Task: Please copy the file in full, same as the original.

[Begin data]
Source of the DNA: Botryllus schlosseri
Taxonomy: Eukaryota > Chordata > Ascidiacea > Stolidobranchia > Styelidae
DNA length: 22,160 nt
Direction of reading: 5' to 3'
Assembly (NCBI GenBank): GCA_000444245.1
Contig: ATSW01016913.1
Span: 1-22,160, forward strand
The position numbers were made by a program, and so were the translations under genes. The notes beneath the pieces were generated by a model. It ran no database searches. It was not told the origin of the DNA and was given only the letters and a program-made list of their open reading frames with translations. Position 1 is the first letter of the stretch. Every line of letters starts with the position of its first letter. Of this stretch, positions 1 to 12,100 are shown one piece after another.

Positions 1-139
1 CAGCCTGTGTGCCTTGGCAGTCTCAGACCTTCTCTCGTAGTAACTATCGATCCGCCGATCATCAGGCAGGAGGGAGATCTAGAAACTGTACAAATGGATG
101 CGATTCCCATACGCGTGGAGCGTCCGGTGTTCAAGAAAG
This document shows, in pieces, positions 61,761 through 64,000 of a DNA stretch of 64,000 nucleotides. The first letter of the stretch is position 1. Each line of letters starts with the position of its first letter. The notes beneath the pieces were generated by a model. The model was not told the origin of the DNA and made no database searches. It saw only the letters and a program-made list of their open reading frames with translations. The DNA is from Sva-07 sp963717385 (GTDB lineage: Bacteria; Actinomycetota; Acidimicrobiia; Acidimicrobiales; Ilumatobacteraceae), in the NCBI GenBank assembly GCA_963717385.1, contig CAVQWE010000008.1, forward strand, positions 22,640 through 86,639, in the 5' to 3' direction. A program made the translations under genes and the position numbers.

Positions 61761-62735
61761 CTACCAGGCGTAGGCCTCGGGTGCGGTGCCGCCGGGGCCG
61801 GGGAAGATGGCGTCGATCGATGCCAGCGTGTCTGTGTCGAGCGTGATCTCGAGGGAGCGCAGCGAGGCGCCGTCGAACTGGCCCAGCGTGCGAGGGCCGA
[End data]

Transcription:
Source of the DNA: Botryllus schlosseri
Taxonomy: Eukaryota > Chordata > Ascidiacea > Stolidobranchia > Styelidae
DNA length: 22,160 nt
Direction of reading: 5' to 3'
Assembly (NCBI GenBank): GCA_000444245.1
Contig: ATSW01016913.1
Span: 1-22,160, forward strand
The position numbers were made by a program, and so were the translations under genes. The notes beneath the pieces were generated by a model. It ran no database searches. It was not told the origin of the DNA and was given only the letters and a program-made list of their open reading frames with translations. Position 1 is the first letter of the stretch. Every line of letters starts with the position of its first letter. Of this stretch, positions 1 to 12,100 are shown one piece after another.

Positions 1-139
1 CAGCCTGTGTGCCTTGGCAGTCTCAGACCTTCTCTCGTAGTAACTATCGATCCGCCGATCATCAGGCAGGAGGGAGATCTAGAAACTGTACAAATGGATG
101 CGATTCCCATACGCGTGGAGCGTCCGGTGTTCAAGAAAG
This document shows, in pieces, positions 61,761 through 64,000 of a DNA stretch of 64,000 nucleotides. The first letter of the stretch is position 1. Each line of letters starts with the position of its first letter. The notes beneath the pieces were generated by a model. The model was not told the origin of the DNA and made no database searches. It saw only the letters and a program-made list of their open reading frames with translations. The DNA is from Sva-07 sp963717385 (GTDB lineage: Bacteria; Actinomycetota; Acidimicrobiia; Acidimicrobiales; Ilumatobacteraceae), in the NCBI GenBank assembly GCA_963717385.1, contig CAVQWE010000008.1, forward strand, positions 22,640 through 86,639, in the 5' to 3' direction. A program made the translations under genes and the position numbers.

Positions 61761-62735
61761 CTACCAGGCGTAGGCCTCGGGTGCGGTGCCGCCGGGGCCG
61801 GGGAAGATGGCGTCGATCGATGCCAGCGTGTCTGTGTCGAGCGTGATCTCGAGGGAGCGCAGCGAGGCGCCGTCGAACTGGCCCAGCGTGCGAGGGCCGA